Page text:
Amid protest of Potomac River gas pipeline, Maryland seeks delay of federal review

The same day protesters circled the governor's mansion in opposition to a gas pipeline proposed to run beneath the Potomac River, Maryland officials asked the Army Corps of Engineers not to give the project a permit until a state review is completed.

Maryland Department of the Environment Secretary Ben Grumbles told the Corps in a letter that the state “has identified potential water quality and public interest factors” that could warrant special conditions being placed on the TransCanada Corp. project.

“The state is completing a robust review of the pipeline application and over the coming weeks we will be developing provisions, conditions and safeguards,” Grumbles told The Baltimore Sun. “MDE is absolutely committed to ensuring any pipeline is subject to stringent environmental standards and requirements.”

The request came as environmental groups ramped up protests calling on Gov. Larry Hogan to order a more thorough review of the project’s potential impact on Potomac waters, the Chesapeake Bay and the region’s air. Hogan has so far waived the state’s right to conduct such an official study, but Grumbles said state officials are nonetheless looking closely at the project and plan to wrap up their review “in the coming weeks.”

The letter did not encourage Brent Walls, the Upper Potomac Riverkeeper. He said he sees it as a sign that Hogan will eventually allow the project to move forward. But he nonetheless welcomed it.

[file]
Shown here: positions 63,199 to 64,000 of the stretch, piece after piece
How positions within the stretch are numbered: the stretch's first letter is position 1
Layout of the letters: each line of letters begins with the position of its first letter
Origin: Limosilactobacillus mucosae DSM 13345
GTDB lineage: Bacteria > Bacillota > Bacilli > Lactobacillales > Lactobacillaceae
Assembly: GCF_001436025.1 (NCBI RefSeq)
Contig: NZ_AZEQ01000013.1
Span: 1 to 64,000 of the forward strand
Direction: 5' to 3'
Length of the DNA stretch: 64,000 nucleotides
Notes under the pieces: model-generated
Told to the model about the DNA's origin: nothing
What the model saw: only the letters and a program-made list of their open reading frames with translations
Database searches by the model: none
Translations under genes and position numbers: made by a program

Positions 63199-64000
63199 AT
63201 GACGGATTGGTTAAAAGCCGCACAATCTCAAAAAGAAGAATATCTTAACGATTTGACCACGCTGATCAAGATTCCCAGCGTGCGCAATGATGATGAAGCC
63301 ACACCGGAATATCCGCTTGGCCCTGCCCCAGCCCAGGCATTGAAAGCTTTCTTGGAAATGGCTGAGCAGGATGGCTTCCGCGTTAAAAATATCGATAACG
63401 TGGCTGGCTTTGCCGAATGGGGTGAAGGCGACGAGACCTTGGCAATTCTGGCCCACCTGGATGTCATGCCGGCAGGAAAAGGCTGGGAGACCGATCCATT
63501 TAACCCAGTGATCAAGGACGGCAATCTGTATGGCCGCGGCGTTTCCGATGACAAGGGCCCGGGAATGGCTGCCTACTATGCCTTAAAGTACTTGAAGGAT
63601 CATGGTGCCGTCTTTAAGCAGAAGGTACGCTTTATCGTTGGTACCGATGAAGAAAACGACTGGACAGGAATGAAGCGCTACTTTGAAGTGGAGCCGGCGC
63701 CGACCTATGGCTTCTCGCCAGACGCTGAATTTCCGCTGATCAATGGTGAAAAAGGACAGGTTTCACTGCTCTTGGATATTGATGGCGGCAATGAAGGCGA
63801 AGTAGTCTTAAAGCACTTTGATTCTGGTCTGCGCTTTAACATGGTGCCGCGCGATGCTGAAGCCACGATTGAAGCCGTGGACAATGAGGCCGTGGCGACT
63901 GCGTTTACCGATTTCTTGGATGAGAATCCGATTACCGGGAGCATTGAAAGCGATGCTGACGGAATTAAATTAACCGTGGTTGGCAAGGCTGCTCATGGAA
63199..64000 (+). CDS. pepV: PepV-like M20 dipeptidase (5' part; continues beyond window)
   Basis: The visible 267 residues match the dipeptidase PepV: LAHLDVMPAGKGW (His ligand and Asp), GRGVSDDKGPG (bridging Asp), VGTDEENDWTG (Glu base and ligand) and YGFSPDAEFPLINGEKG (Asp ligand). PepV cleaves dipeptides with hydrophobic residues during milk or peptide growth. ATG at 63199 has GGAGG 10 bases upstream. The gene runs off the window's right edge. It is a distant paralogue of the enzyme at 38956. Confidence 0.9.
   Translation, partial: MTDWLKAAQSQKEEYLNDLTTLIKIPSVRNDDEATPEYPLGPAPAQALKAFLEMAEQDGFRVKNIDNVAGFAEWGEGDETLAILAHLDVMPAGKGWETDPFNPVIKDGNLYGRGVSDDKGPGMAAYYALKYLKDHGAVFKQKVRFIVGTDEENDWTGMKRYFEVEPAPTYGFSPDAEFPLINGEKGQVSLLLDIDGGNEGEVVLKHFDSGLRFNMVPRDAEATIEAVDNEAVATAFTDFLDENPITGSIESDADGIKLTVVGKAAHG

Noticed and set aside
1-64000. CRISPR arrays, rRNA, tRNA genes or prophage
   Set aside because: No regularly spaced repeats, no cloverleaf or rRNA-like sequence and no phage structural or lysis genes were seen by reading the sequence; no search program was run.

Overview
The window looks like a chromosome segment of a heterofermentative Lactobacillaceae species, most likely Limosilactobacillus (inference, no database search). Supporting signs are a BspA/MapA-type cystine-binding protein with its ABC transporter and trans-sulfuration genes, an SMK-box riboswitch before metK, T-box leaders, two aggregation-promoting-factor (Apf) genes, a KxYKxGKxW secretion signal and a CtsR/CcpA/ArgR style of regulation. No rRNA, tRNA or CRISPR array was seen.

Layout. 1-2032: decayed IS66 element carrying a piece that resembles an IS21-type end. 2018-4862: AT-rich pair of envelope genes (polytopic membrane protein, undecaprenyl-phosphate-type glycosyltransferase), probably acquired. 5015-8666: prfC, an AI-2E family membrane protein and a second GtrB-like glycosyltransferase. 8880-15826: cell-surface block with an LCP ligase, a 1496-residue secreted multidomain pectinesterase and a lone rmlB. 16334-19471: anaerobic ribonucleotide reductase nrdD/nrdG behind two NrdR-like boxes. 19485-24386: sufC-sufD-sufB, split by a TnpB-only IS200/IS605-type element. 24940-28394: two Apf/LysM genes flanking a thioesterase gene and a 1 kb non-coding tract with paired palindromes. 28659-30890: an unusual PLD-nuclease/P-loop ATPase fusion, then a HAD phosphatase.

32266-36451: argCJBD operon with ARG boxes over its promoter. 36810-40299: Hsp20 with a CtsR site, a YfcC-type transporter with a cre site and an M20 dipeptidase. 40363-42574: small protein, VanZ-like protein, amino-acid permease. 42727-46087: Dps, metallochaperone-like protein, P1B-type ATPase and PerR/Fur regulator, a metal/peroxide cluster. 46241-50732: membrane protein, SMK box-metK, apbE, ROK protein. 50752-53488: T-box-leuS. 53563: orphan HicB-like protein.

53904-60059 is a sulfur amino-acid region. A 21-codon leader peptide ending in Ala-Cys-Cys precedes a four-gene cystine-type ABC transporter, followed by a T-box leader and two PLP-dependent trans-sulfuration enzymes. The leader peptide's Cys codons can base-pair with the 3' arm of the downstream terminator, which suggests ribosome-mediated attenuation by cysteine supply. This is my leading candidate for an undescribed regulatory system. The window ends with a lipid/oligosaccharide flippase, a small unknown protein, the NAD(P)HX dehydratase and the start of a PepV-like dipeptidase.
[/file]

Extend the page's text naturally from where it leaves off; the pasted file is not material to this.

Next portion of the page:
“It gives us an opportunity to say, ‘You need to do more of a review,’” Walls said.

Mike Tidwell, executive director of the Chesapeake Climate Action Network, suggested that protests prompted the delay.

“Only at the last moment has the Governor apparently realized that this pipeline could be a big threat to the public, despite being told explicitly about the hazards for over a year,” he said in a statement. “Apparently it took activists encircling his house to get the Governor to finally realize the science here.”

The 3.4 mile, 8-inch-wide natural gas pipeline would stretch from Pennsylvania to West Virginia, and join a pipeline of Mountaineer Gas Co. It would cross Maryland near Hancock, in Washington County.

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